interview NANCY GORDON


“Be genuine. One of my favorite professors that I worked with would
start every class telling this to his students. It’s advice I’ve always
understood and followed. And if I feel I’m not experiencing play I know I’m
getting away from being genuine.”
—Keanne Petrie, sculptor + ceramist 


You grew up in Mechanic Falls, Maine. Who or what were your creative influences?

Well, it sounds unoriginal to say that nature is a huge creative influence, but it’s absolutely true. Walks in the woods and exploring the beach were heavy influences, and I reference the ocean a lot.

But also, when I was 15 I was lucky enough to be a student ambassador for the State of Maine and travel to Spain, France and Italy. This is the reason I decided to go to art school. I loved the El Greco and Bruegel paintings I saw in Spain. But my favorite by far was seeing Michelangelo’s slave sculptures in Florence. I hadn’t actually ever made sculptures at the time, but it says a lot looking back that I chose those over the Sistine Chapel, which I also saw. I was so moved by them.

Tell us about watching “Saturday Night Live” tapes with your dad and the effect it had on your sense of humor.

So, I think I’m always looking for the comedy in life because of this ritual with my father. He would record “SNL” for me since it came on too late for me to stay up, and we would watch it the next day. I just remember that nothing felt too heavy if I could laugh about it, and this is still something that’s important to me today.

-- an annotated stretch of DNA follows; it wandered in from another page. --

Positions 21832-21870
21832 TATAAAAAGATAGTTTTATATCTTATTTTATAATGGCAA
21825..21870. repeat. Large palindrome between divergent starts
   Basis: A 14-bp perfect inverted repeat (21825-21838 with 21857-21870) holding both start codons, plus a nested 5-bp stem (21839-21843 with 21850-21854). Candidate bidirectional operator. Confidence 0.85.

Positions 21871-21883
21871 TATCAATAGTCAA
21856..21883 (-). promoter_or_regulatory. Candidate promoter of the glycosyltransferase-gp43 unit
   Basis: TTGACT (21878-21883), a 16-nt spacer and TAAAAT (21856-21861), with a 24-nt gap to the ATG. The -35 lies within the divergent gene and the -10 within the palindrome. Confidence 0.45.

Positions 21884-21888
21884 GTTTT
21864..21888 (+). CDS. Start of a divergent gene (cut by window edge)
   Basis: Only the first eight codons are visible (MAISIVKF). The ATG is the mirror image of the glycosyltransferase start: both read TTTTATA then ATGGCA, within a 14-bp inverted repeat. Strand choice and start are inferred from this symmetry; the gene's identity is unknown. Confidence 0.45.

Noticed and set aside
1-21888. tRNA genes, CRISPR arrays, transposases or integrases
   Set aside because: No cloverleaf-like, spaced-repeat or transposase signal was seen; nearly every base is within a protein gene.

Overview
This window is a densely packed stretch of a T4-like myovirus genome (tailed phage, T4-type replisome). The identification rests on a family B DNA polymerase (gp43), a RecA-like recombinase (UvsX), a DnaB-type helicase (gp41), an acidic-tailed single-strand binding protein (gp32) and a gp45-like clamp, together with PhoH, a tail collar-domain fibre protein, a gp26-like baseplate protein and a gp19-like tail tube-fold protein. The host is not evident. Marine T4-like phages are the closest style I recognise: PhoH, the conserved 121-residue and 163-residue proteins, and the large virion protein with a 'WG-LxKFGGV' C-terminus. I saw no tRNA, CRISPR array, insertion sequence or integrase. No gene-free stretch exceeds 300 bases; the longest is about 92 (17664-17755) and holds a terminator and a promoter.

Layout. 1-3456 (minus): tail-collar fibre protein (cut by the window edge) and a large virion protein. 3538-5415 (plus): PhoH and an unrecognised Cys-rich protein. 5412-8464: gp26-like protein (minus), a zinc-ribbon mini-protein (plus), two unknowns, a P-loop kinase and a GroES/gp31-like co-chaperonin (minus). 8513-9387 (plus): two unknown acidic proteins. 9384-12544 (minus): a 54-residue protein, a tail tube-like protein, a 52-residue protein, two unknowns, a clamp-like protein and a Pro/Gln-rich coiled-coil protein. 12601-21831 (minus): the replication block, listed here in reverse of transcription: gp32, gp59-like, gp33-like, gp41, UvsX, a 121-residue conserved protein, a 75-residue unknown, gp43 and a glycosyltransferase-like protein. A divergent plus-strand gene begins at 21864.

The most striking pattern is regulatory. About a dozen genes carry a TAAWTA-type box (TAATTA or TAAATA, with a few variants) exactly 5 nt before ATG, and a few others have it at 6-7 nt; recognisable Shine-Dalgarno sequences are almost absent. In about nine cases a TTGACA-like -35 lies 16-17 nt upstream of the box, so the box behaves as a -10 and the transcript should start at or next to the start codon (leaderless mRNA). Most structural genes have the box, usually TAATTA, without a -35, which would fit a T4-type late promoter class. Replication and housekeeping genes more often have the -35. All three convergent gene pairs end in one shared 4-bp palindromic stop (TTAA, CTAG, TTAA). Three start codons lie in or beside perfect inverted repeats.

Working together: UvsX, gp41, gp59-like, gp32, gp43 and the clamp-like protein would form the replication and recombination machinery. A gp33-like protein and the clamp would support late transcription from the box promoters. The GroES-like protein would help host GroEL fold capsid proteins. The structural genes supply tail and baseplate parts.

Then art school in Massachusetts, which gave you the opportunity to try many different crafts. Is this where you learned mold making?

I went to school for illustration for my first semester and then switched to sculpture. Drawing and painting were the only art forms I had access to prior to college. The only relationship I had had with sculpture was making candy with my grandmother. I liked playing with the hard candy we would make as it hardened and had all these different stages and it was very hands-on and fun. We would cast it into candy molds as well, and that was all my first kind of experience of play with material. So when I realized my college had a glass department I somehow linked it to the fun I had with candy and glassblowing was the first elective I took. It was also the first mold making I had ever done in art school. I fell in love with the process and the play.

Any advice that has stayed with you?

Be genuine. One of my favorite professors that I worked with would start every class telling this to his students. It’s advice I’ve always understood and followed. And if I feel I’m not experiencing play I know I’m getting away from being genuine.

You’ve built a commercial career around mold making and resin castings, which sends you to New York to work with some very high-profile companies. Pick one or two projects and tell us about the experience.

It’s been very interesting to be a part of this history of window displays that started people’s careers like Rauschenberg, Andy Warhol and Salvador Dalí. My favorite company to create for is Hermes, because they are the last people to still consider their displays as fine art and actually include artists in the design. The first year I got to create their holiday windows was one of my most fun and memorable projects. I made a snow angel, a ghost hand and a mountain. Another fun one was making a large resin topographical map for Nike, because it was my first big project for them.

The mold making has an engineering aspect. Your personal art is more freeing, taking the form of glass blowing, ceramics, jewelry and combinations of all with some interesting and often amusing twists and turns.

I think what my art and mold making have in common is process. They all take time, thought and planning. I suppose they both have aspects of play as well. Even the action of mixing silicone or plaster brings me back to playing in the bathtub as a kid and mixing shampoos together and using food dye in shaving cream and painting with it. My father would say that I was “making a concoction.” I guess I just never stopped making concoctions.